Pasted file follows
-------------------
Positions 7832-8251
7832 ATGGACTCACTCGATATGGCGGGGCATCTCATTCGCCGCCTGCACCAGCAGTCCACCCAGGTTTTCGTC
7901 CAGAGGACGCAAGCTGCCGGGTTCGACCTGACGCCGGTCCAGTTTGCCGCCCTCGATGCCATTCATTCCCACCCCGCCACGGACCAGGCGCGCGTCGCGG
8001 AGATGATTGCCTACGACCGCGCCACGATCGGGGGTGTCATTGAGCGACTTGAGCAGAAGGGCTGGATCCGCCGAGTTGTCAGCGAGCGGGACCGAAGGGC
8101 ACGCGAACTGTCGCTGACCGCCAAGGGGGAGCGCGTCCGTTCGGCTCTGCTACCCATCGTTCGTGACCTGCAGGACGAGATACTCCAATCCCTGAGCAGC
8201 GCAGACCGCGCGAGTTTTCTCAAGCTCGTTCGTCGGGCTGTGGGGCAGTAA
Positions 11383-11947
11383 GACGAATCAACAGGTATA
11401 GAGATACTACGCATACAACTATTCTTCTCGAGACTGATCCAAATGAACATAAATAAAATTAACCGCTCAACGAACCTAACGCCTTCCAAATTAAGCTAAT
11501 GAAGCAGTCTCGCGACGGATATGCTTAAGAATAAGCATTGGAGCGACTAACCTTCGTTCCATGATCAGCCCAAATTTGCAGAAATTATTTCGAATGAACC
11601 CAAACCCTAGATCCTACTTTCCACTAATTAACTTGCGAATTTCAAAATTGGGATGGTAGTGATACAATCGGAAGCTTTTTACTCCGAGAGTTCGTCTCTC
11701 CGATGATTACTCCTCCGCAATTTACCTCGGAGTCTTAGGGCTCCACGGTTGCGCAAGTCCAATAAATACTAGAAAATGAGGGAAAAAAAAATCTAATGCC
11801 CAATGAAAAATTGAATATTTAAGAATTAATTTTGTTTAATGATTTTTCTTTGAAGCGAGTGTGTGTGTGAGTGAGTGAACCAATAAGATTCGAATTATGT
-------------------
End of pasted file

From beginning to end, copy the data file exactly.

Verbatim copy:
Positions 7832-8251
7832 ATGGACTCACTCGATATGGCGGGGCATCTCATTCGCCGCCTGCACCAGCAGTCCACCCAGGTTTTCGTC
7901 CAGAGGACGCAAGCTGCCGGGTTCGACCTGACGCCGGTCCAGTTTGCCGCCCTCGATGCCATTCATTCCCACCCCGCCACGGACCAGGCGCGCGTCGCGG
8001 AGATGATTGCCTACGACCGCGCCACGATCGGGGGTGTCATTGAGCGACTTGAGCAGAAGGGCTGGATCCGCCGAGTTGTCAGCGAGCGGGACCGAAGGGC
8101 ACGCGAACTGTCGCTGACCGCCAAGGGGGAGCGCGTCCGTTCGGCTCTGCTACCCATCGTTCGTGACCTGCAGGACGAGATACTCCAATCCCTGAGCAGC
8201 GCAGACCGCGCGAGTTTTCTCAAGCTCGTTCGTCGGGCTGTGGGGCAGTAA
Positions 11383-11947
11383 GACGAATCAACAGGTATA
11401 GAGATACTACGCATACAACTATTCTTCTCGAGACTGATCCAAATGAACATAAATAAAATTAACCGCTCAACGAACCTAACGCCTTCCAAATTAAGCTAAT
11501 GAAGCAGTCTCGCGACGGATATGCTTAAGAATAAGCATTGGAGCGACTAACCTTCGTTCCATGATCAGCCCAAATTTGCAGAAATTATTTCGAATGAACC
11601 CAAACCCTAGATCCTACTTTCCACTAATTAACTTGCGAATTTCAAAATTGGGATGGTAGTGATACAATCGGAAGCTTTTTACTCCGAGAGTTCGTCTCTC
11701 CGATGATTACTCCTCCGCAATTTACCTCGGAGTCTTAGGGCTCCACGGTTGCGCAAGTCCAATAAATACTAGAAAATGAGGGAAAAAAAAATCTAATGCC
11801 CAATGAAAAATTGAATATTTAAGAATTAATTTTGTTTAATGATTTTTCTTTGAAGCGAGTGTGTGTGTGAGTGAGTGAACCAATAAGATTCGAATTATGT